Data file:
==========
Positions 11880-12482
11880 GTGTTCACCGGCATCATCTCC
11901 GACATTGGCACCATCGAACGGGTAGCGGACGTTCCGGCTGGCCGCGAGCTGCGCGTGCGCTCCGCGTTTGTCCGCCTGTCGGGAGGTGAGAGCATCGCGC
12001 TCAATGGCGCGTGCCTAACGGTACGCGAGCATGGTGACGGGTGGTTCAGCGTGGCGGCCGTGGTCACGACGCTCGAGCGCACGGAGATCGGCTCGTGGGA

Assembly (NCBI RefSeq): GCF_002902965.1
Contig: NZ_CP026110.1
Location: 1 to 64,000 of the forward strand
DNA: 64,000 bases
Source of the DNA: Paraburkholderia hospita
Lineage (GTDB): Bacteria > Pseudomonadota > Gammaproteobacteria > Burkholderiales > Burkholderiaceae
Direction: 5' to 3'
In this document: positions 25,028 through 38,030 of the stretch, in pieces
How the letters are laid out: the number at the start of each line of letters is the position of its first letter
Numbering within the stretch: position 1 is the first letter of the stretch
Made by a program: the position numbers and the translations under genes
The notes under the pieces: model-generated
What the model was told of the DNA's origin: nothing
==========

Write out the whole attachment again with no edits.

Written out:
Positions 11880-12482
11880 GTGTTCACCGGCATCATCTCC
11901 GACATTGGCACCATCGAACGGGTAGCGGACGTTCCGGCTGGCCGCGAGCTGCGCGTGCGCTCCGCGTTTGTCCGCCTGTCGGGAGGTGAGAGCATCGCGC
12001 TCAATGGCGCGTGCCTAACGGTACGCGAGCATGGTGACGGGTGGTTCAGCGTGGCGGCCGTGGTCACGACGCTCGAGCGCACGGAGATCGGCTCGTGGGA

Assembly (NCBI RefSeq): GCF_002902965.1
Contig: NZ_CP026110.1
Location: 1 to 64,000 of the forward strand
DNA: 64,000 bases
Source of the DNA: Paraburkholderia hospita
Lineage (GTDB): Bacteria > Pseudomonadota > Gammaproteobacteria > Burkholderiales > Burkholderiaceae
Direction: 5' to 3'
In this document: positions 25,028 through 38,030 of the stretch, in pieces
How the letters are laid out: the number at the start of each line of letters is the position of its first letter
Numbering within the stretch: position 1 is the first letter of the stretch
Made by a program: the position numbers and the translations under genes
The notes under the pieces: model-generated
What the model was told of the DNA's origin: nothing